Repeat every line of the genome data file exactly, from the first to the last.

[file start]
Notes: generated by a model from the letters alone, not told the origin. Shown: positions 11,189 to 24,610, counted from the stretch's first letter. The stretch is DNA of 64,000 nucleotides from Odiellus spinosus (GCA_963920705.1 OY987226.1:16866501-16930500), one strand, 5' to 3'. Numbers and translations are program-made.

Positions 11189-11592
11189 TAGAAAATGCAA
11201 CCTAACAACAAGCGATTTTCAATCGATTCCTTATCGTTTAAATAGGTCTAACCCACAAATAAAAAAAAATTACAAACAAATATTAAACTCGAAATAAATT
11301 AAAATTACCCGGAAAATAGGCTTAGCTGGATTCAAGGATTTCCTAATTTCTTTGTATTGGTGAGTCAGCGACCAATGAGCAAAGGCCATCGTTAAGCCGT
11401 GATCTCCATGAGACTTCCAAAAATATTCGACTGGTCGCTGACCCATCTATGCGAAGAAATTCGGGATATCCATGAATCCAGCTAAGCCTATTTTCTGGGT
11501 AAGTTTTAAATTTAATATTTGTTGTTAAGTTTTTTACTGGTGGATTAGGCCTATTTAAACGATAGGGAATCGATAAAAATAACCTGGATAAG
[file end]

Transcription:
Notes: generated by a model from the letters alone, not told the origin. Shown: positions 11,189 to 24,610, counted from the stretch's first letter. The stretch is DNA of 64,000 nucleotides from Odiellus spinosus (GCA_963920705.1 OY987226.1:16866501-16930500), one strand, 5' to 3'. Numbers and translations are program-made.

Positions 11189-11592
11189 TAGAAAATGCAA
11201 CCTAACAACAAGCGATTTTCAATCGATTCCTTATCGTTTAAATAGGTCTAACCCACAAATAAAAAAAAATTACAAACAAATATTAAACTCGAAATAAATT
11301 AAAATTACCCGGAAAATAGGCTTAGCTGGATTCAAGGATTTCCTAATTTCTTTGTATTGGTGAGTCAGCGACCAATGAGCAAAGGCCATCGTTAAGCCGT
11401 GATCTCCATGAGACTTCCAAAAATATTCGACTGGTCGCTGACCCATCTATGCGAAGAAATTCGGGATATCCATGAATCCAGCTAAGCCTATTTTCTGGGT
11501 AAGTTTTAAATTTAATATTTGTTGTTAAGTTTTTTACTGGTGGATTAGGCCTATTTAAACGATAGGGAATCGATAAAAATAACCTGGATAAG